My birthday really creeped up on me this year – alas, I am now 25 and still not any closer to really knowing the meaning of what it is to be an adult. Thankfully, instead of spending the weekend of my birthday pitying that I am now in fact half way to 50, Troy had organised a weekend in Wales. We have neglected the fact that Wales is (kinda) on our doorstep and we haven’t visited since the notorious Tryfan climb of Easter 2017 … but more of that another time.
We were blessed with beautiful sunshine (a rarity on our previous Welsh encounters) and set off towards our home for the night in Machynlleth with a couple of planned detours. The first of which was Pistyll Rhaeadr – now I will be honest, I had never heard of this waterfall and we were lucky enough to visit some breathtaking waterfalls in Bali last Autumn so my expectations were pretty high. Pistyll Rhaeadr totally lived up to those exceptions and was just as magnificent as those we had travelled 1000s of miles to see in Indonesia. It’s Britain’s largest single-drop waterfall at 80m and it certainly packs a punch when you’re stood at the foot of it.
We parked down by the base of the waterfall near to the Tan-y-Pistyll (the little house under the waterfall) tea room and climbed the track you can reach though the gate just outside the tea room car park. You can follow several tracks up the fell side to reach the top of the waterfall where several smaller waterfalls converge. It’s a special little haven at the top of the waterfall and has such a serene atmosphere that you almost forget that the water drifting by you will soon literally fall of the face of the earth and crash to the ground nearly 100 meters below. We spent some time here, peering nervously over the edge and absorbing the tranquility before heading back to the base of the waterfall where you can witness the sheer power of the water.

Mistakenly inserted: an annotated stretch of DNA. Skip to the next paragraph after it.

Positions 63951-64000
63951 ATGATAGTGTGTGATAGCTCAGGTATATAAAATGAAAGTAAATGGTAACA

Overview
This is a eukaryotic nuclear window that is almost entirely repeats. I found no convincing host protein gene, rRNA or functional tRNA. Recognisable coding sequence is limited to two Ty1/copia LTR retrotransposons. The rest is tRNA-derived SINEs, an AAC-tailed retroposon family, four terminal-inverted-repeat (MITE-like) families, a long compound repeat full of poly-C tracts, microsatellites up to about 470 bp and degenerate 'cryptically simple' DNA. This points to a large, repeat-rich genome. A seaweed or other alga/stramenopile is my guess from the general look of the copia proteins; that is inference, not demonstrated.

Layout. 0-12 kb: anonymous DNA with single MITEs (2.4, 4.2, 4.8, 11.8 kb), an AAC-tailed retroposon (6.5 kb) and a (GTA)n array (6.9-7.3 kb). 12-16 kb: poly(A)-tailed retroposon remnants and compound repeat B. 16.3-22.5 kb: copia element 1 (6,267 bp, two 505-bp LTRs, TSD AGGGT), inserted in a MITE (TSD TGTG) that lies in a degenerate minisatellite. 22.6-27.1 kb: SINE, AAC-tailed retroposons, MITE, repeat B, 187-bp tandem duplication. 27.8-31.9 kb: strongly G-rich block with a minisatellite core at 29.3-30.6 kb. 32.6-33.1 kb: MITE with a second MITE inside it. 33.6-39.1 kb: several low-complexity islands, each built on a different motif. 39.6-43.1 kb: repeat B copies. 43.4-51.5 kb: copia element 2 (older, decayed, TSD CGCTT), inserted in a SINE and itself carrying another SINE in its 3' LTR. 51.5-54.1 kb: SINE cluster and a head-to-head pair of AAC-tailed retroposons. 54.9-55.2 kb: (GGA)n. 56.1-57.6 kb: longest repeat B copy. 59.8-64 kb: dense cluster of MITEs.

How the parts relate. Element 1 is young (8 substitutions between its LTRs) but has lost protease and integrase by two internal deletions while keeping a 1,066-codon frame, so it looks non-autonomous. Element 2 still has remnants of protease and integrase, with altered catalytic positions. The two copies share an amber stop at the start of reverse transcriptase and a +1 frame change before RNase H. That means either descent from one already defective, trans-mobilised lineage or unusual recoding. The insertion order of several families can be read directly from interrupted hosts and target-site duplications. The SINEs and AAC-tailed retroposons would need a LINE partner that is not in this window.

Our next detour was to Lake Vyrnwy, a stunning reservoir built to provide fresh water to Liverpool. The reservoir has the most elaborate damn built across it which you drive across to reach the car park for the reservoir. It all seems very extravagant for something such as a reservoir but that is the beauty in seemingly everything built in the Victorian era. The ornateness of the dam feels almost medieval as you cross to the other side.
The Lake is now also a RSPB Nature reserve and many birds hide around the lake with some rare birds allegedly breeding here also. We didn’t spot too many birds, but we did get a very good hot chocolate from one of the cafes on the site whilst the sun shone down on us.
We finally reached our final destination in Machynlleth, a beautiful converted train carriage on top of one of the many beautiful Welsh hills. The carriage is so removed from the humdrum of normal life, and we thoroughly enjoyed the night, building our own fire and making our own entertainment after cooking a lovely birthday tea together. I cannot recommend this little airbnb gem enough!
After waking to the rising sun and calls of the chickens we sadly ventured back home to the city but not before visiting one of Wales’ beautiful beaches. We detoured via Barmouth, a little seaside town on the estuary of the River Mawddach and Cardigan Bay, to enjoy some fresh clam chowder and take in some of that fresh sea air!
What are your must see sites in Wales?
Until next time,